I hope it would be obvious to say, “knowing the anatomy” of a region or muscle you intend to dry needle is paramount - but that’s exactly what I’m saying. Not necessarily point A to point B origin-insertion anatomy, but the thorough geography and topography of the muscle. Beyond that, what are the physical characteristics, histological properties and patient-specific qualities of that muscle.

Let's think next level anatomy.

Before you even begin palpating a muscle to needle, here are a few things to consider –

  • Myotendinous junction – based on your knowledge, where are you expecting this muscle to begin its transition from contractile muscle tissue in to more fibrous tendinous attachment. Depending on your goal, this would guide where you treat along this specific muscl
  • Fiber orientation – appreciating which angle or direction the specific fibers within a muscle will traverse should guide your palpation as well as your needle insertion/penetration angle. Some good muscles to practice this on would be VMO, Vastus Lateralis, deltoid or infraspinatus.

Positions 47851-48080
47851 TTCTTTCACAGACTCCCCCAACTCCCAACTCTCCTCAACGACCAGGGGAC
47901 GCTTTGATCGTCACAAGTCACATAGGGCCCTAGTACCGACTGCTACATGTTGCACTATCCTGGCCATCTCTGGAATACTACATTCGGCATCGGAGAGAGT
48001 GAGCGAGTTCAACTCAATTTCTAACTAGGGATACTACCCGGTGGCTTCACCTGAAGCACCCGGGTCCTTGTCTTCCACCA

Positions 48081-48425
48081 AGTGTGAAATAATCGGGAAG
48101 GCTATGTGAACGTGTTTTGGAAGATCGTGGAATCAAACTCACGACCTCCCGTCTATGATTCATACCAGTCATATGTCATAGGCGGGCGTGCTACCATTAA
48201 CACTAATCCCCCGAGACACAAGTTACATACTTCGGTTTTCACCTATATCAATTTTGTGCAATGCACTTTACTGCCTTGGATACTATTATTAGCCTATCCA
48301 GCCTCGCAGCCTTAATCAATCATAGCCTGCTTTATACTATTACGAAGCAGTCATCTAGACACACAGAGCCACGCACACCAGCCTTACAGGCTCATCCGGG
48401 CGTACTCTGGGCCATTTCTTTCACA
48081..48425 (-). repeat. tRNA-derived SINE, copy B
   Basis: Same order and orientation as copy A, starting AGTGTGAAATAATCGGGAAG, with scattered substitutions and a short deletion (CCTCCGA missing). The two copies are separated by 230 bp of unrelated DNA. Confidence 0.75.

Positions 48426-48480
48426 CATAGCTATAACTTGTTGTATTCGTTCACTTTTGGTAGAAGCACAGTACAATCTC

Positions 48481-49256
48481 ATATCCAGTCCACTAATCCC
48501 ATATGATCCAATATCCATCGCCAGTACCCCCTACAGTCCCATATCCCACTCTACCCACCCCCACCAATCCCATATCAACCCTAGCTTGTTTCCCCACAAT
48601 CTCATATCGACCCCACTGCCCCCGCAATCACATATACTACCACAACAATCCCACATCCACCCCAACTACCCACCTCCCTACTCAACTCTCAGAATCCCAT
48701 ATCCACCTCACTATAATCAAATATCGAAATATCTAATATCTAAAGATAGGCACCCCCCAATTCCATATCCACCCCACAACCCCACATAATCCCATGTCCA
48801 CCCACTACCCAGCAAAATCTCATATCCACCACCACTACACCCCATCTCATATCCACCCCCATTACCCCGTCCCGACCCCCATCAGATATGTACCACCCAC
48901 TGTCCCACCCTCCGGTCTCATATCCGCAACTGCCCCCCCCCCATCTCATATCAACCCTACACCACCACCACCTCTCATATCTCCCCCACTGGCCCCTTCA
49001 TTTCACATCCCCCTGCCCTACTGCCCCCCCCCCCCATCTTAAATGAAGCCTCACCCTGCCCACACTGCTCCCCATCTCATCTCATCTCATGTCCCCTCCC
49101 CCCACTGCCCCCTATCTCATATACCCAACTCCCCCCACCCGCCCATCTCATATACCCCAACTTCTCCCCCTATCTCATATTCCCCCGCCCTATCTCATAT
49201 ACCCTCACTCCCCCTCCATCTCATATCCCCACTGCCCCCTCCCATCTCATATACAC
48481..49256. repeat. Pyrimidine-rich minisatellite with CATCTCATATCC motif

• Neural supply – beyond using landmarks to identify where neurovascular tissue physically resides, think what affect you may have on treating a specific tissue both in peripheral nerve supply and myotomal central innvervation. Why? Because we have an influence on the entire supply when we elicit a response from local tissue. With that natural twitch response signifying an H-like spinal cord reflex, we have an afferent signal returning with his efferent buddies.

As a dry needling clinician employing a more invasive intramuscular technique, being an anatomical expert is a must. Try re-acquainting yourself with some of the didactic info from this list and see if it improves your technique.

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Paul Killoren PT, DPT is a physical therapist who instructs Level 1 and Level 2 coursework with Kinetacore Education, and is a member of US Dry Needling and Physio Products (iDryNeedle). Editorials expressed on this blog are his own and do not represent a specific organization.


DISCLAIMER - Dry needling is an advanced technique to be performed by properly licensed and training clinicians. Do not attempt if not trained. Tips provided are for currently practicing clinicians to consider.